Liffe said it has focused on average temperature rather than the usual heating degree/cooling degree days format, as it believes that average temperature has the benefit of consistency all year round. As a result Liffe said its indexes will remain relevant not only to the energy industry, but also to a wide range of other market sectors.
“We expect participants in the energy sector to be particularly attracted to these contracts. However, the unpredictability of weather impacts on many diverse sectors, including insurance and agriculture as well as the manufacturers and retailers of everything from soft drinks to cold remedies, and those involved in the organisation and provision of everything from pop festivals to package holidays. Over time this suite of contracts will grow to offer effective hedging of weather risk on a global basis,” said Ian Dudden, Liffe’s director of non-financial products.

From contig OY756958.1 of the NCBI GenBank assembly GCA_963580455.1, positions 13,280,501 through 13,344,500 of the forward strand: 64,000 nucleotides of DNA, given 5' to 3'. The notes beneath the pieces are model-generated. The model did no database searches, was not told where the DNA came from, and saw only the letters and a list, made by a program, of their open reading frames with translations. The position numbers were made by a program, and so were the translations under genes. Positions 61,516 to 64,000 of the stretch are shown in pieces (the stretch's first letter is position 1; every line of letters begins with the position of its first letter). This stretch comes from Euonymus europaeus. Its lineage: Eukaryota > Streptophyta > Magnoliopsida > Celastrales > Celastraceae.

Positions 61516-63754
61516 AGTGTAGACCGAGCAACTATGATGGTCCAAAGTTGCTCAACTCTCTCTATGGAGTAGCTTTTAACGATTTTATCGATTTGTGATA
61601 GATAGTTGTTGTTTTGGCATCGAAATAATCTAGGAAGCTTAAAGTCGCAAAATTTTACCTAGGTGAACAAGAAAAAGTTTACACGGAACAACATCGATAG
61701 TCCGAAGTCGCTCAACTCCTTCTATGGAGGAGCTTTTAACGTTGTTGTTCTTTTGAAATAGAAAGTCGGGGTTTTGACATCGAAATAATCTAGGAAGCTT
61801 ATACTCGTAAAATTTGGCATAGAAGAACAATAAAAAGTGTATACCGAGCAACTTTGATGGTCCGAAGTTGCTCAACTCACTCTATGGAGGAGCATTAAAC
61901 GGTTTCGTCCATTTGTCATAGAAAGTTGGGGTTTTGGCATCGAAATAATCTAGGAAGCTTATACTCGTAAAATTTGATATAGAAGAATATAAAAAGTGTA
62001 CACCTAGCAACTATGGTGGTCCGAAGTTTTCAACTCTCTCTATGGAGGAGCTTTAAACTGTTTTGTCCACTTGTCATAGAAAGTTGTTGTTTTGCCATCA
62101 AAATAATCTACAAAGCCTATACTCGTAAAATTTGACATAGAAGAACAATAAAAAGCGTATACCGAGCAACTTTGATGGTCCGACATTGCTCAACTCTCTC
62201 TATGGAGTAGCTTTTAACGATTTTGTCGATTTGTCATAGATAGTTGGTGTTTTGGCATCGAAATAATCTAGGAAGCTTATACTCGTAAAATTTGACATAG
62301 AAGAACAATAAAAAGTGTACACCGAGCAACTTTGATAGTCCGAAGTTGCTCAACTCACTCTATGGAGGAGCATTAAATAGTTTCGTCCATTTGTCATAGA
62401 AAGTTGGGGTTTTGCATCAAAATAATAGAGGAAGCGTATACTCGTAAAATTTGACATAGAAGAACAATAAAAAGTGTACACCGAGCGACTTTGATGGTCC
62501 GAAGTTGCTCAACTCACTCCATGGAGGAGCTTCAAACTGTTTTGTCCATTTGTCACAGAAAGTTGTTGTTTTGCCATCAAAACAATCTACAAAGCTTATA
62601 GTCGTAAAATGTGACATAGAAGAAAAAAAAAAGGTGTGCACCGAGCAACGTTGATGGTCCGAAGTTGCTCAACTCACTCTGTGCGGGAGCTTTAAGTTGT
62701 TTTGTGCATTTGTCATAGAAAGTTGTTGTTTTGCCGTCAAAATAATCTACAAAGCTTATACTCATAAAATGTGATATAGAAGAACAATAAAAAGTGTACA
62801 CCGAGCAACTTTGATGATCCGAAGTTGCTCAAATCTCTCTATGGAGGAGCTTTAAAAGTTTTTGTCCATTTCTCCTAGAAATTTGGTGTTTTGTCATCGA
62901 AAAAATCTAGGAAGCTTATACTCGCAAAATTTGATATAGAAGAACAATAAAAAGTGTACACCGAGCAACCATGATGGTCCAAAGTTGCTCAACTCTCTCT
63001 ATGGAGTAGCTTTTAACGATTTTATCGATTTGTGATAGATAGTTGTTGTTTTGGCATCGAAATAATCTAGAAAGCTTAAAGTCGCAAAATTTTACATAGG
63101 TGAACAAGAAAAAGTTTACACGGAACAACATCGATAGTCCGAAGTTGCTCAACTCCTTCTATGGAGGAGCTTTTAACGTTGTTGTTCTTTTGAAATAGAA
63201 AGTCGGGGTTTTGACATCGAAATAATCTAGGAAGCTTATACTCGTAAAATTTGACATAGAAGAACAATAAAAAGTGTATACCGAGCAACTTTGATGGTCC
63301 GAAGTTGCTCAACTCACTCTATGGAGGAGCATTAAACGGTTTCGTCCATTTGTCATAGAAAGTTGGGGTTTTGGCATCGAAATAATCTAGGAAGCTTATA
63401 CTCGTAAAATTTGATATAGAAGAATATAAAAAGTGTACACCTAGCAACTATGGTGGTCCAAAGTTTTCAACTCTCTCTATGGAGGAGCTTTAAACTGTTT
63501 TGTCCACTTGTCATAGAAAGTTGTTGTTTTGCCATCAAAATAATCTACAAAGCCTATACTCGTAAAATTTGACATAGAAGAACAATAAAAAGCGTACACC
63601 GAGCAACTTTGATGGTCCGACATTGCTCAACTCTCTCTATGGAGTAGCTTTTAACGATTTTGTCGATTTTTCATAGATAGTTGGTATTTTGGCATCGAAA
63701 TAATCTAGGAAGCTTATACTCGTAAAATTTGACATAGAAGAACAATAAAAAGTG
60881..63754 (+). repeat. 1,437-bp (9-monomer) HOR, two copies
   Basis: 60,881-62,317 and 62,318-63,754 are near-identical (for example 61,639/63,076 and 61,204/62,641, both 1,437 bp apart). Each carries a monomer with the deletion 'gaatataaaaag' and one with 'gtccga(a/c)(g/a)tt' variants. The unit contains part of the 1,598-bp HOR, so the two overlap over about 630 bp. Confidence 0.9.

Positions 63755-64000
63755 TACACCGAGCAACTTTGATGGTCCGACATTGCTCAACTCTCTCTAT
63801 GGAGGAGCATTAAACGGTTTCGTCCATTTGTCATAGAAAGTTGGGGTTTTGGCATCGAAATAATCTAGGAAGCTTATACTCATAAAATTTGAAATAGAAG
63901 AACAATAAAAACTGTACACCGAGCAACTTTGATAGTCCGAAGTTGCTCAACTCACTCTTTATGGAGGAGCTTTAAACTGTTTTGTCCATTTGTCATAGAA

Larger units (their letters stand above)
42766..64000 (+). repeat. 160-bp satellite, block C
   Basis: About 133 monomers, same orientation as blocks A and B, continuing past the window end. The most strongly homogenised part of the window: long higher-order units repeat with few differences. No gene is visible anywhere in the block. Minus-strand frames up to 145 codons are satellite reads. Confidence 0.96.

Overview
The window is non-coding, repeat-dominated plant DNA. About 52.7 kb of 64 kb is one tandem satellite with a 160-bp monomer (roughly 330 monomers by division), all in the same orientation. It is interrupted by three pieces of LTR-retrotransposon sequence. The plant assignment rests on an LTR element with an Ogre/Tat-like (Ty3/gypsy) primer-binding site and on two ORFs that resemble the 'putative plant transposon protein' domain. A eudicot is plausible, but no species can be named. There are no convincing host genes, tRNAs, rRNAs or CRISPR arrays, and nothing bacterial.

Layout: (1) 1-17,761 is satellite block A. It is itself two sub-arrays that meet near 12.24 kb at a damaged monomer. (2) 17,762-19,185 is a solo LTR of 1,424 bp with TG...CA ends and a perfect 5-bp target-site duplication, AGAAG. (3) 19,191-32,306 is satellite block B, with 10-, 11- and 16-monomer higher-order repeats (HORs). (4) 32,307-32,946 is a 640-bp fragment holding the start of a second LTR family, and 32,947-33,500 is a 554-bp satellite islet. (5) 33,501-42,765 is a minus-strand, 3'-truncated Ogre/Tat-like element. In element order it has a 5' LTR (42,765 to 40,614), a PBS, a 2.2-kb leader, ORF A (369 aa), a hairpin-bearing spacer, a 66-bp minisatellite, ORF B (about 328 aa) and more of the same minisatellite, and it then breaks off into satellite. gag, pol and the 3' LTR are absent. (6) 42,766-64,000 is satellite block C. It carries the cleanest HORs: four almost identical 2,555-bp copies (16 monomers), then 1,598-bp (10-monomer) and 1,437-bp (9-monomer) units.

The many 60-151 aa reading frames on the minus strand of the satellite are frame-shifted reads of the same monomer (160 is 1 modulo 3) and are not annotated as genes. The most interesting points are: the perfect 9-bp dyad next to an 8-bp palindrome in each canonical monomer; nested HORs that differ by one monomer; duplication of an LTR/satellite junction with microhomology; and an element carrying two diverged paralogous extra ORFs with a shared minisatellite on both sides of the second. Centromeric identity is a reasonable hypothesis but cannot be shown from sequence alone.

Stuart Jones, business development manager for weather risk at Accord Energy, the trading subsidiary of UK energy company Centrica, said Accord would actively participate in the Liffe weather market.
Meanwhile, Japan’s Kansai Electric Power Company (Kepco) and Osaka Gas Company plan to structure an innovative deal where they share out profits from excessive weather variations to ensure more consistency in earnings. Effectively excess Kepco profits in hot summers - which see an increased need for air conditioning - will be shared with Osaka Gas, which usually sees lower gas demand when temperatures are high. The two companies will do the opposite in cool summers.